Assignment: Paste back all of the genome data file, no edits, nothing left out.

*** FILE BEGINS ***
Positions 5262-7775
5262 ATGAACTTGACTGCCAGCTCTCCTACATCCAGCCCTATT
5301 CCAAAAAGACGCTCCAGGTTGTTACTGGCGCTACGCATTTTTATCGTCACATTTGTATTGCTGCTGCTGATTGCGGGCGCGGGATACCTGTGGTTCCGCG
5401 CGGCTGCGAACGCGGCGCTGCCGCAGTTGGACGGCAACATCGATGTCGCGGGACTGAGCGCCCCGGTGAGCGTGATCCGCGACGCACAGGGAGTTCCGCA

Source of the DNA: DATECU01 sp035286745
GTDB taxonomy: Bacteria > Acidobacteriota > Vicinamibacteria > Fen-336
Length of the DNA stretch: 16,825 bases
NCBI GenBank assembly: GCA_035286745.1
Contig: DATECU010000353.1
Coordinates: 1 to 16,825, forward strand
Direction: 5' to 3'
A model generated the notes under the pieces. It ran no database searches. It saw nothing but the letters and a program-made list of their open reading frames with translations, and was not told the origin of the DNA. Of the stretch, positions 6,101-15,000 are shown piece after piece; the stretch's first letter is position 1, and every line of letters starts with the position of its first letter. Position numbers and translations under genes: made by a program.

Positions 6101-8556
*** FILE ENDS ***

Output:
Positions 5262-7775
5262 ATGAACTTGACTGCCAGCTCTCCTACATCCAGCCCTATT
5301 CCAAAAAGACGCTCCAGGTTGTTACTGGCGCTACGCATTTTTATCGTCACATTTGTATTGCTGCTGCTGATTGCGGGCGCGGGATACCTGTGGTTCCGCG
5401 CGGCTGCGAACGCGGCGCTGCCGCAGTTGGACGGCAACATCGATGTCGCGGGACTGAGCGCCCCGGTGAGCGTGATCCGCGACGCACAGGGAGTTCCGCA

Source of the DNA: DATECU01 sp035286745
GTDB taxonomy: Bacteria > Acidobacteriota > Vicinamibacteria > Fen-336
Length of the DNA stretch: 16,825 bases
NCBI GenBank assembly: GCA_035286745.1
Contig: DATECU010000353.1
Coordinates: 1 to 16,825, forward strand
Direction: 5' to 3'
A model generated the notes under the pieces. It ran no database searches. It saw nothing but the letters and a program-made list of their open reading frames with translations, and was not told the origin of the DNA. Of the stretch, positions 6,101-15,000 are shown piece after piece; the stretch's first letter is position 1, and every line of letters starts with the position of its first letter. Position numbers and translations under genes: made by a program.

Positions 6101-8556